Innovations in Tourism Marketing: Sharing Economy Platform

Aleksandr Kljucnikov1, Mehmet Civelek1, Vladimír Krajcík2, Lubomír Kmeco2
1. University of Entrepreneurship and Law (Czech Republic)
2. University College of Business in Prague (Czech Republic)
11 - 25
Cite as:
Kljucnikov, A., Civelek, M., Krajcik, V., & Kmeco, L. (2020). Innovations in Tourism Marketing: Sharing Economy Platform. Marketing and Management of Innovations, 1, 11-25.


This research summarizes the arguments and counterarguments within the scientific discussion on the issue of potential tax evasions and increased rental rates that one of innovative home-sharing platforms might causes. The study aims to find possible tax evasion that each property and each host can cause by considering creative activities in tourism marketing and a sharing economy platform, Airbnb in Prague. Besides, the authors identified the potential problems in the rental accommodation market.   Systematization literary sources and approaches for solving the problem of sharing economy platforms indicate that although these platforms benefit for some economic, social and environmental issues, they pose some troubles in various markets. Regarding methodological tools of the research method, this paper used a web scraping technique to gain data from the Airbnb website. The authors analysed 13918 accommodations that were rented by 6768 Airbnb users between April 2016 and March 2017. In the study, the authors used the Microsoft Excel 2016 program and a model created by researchers to make calculations. The paper presented the results of an empirical analysis showing that in case the sensitive regulation of the number of nights will apply the potential tax incomes will lower only on 0.98% when considering accommodations and on 6.40% when considering users. In this case, 16832 rental units will appear in the long-term housing market. Moreover, tax evasion becomes more when considering each dwelling instead of each host because some users rented more than one rental accommodation. The research also empirically confirms and theoretically proves that that extended limits for overnight stays yield benefits for costs, supply and demand of rental housing. Those findings can be useful for governments, academicians that are interested in tourism marketing, firms in the accommodation industry that look for new marketing innovations and short or long-term housing market participants such as lessor and lessees.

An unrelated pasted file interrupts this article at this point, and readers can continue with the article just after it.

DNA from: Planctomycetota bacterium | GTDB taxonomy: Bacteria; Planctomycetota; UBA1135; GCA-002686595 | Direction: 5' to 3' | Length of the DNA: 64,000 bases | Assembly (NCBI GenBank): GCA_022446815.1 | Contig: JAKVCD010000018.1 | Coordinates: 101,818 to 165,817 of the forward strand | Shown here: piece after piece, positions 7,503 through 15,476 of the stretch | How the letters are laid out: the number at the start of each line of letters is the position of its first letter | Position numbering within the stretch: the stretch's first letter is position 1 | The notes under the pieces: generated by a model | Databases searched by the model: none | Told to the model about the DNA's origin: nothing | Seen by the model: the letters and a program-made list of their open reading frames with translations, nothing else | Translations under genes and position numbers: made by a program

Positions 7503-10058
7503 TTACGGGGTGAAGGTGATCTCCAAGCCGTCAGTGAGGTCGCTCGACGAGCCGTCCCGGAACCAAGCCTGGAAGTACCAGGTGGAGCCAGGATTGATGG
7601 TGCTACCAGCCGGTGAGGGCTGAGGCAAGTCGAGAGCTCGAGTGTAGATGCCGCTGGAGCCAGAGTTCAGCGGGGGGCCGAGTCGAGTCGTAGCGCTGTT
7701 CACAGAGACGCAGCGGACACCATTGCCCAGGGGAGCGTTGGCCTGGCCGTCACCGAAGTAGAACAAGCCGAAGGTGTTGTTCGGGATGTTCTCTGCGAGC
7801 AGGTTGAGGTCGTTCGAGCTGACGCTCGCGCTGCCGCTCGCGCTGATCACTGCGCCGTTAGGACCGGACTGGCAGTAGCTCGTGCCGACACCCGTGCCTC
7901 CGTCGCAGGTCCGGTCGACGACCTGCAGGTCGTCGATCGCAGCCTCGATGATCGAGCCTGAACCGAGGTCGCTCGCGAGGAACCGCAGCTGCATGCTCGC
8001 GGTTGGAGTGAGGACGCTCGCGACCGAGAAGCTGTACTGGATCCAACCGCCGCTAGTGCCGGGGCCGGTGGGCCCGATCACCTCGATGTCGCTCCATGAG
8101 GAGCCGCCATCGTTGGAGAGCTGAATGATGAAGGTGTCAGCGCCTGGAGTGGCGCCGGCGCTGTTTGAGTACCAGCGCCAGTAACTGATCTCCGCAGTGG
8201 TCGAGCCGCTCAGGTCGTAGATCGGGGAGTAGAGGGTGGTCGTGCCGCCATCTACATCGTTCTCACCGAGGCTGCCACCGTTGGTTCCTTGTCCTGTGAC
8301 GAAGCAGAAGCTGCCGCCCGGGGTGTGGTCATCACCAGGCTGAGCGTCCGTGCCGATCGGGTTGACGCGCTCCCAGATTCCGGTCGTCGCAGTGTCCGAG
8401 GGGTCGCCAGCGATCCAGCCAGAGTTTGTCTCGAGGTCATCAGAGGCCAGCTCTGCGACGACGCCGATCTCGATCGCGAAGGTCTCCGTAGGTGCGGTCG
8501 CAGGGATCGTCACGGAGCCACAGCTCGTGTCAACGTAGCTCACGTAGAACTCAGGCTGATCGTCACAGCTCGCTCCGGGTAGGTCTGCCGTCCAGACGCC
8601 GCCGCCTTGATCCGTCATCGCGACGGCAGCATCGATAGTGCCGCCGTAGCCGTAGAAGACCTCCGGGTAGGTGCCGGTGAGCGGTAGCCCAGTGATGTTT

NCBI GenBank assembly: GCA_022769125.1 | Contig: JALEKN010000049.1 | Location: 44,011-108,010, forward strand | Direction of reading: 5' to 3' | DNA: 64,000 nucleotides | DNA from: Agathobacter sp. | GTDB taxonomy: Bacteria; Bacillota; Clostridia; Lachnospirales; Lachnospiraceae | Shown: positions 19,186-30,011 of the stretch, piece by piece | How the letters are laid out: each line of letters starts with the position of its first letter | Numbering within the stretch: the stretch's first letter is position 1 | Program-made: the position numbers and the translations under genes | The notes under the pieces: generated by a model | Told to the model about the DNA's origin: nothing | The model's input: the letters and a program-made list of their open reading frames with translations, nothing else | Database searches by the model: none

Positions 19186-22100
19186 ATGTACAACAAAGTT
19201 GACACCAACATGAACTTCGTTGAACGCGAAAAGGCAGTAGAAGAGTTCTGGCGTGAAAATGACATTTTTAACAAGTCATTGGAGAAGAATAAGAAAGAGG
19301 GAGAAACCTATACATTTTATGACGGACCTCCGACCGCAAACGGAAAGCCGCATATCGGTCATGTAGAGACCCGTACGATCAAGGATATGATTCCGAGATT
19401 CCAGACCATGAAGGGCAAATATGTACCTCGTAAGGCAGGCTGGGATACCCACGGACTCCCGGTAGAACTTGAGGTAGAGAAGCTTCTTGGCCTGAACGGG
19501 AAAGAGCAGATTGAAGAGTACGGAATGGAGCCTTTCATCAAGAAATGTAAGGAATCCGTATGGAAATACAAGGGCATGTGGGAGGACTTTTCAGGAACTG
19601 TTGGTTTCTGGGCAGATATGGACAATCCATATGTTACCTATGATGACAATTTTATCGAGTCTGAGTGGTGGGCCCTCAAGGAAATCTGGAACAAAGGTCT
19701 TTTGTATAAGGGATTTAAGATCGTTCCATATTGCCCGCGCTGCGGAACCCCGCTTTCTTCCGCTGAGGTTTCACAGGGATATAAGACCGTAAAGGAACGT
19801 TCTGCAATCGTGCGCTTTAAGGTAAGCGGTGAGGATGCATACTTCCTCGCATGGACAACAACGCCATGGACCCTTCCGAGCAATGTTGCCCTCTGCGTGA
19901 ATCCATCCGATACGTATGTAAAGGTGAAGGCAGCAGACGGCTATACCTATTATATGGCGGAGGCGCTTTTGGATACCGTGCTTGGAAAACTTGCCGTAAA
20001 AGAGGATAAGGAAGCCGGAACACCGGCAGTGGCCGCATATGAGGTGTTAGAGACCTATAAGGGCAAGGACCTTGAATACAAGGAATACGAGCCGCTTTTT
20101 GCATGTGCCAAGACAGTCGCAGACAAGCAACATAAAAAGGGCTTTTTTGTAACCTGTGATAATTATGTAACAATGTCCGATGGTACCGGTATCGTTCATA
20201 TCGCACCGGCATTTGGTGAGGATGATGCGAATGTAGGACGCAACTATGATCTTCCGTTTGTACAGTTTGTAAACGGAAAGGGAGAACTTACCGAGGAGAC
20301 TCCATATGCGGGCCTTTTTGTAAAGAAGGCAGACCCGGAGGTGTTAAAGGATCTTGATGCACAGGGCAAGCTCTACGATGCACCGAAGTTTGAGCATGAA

accommodation, tourism, marketing, Airbnb, innovation, home-sharing, Prague, sharing economy, taxation.

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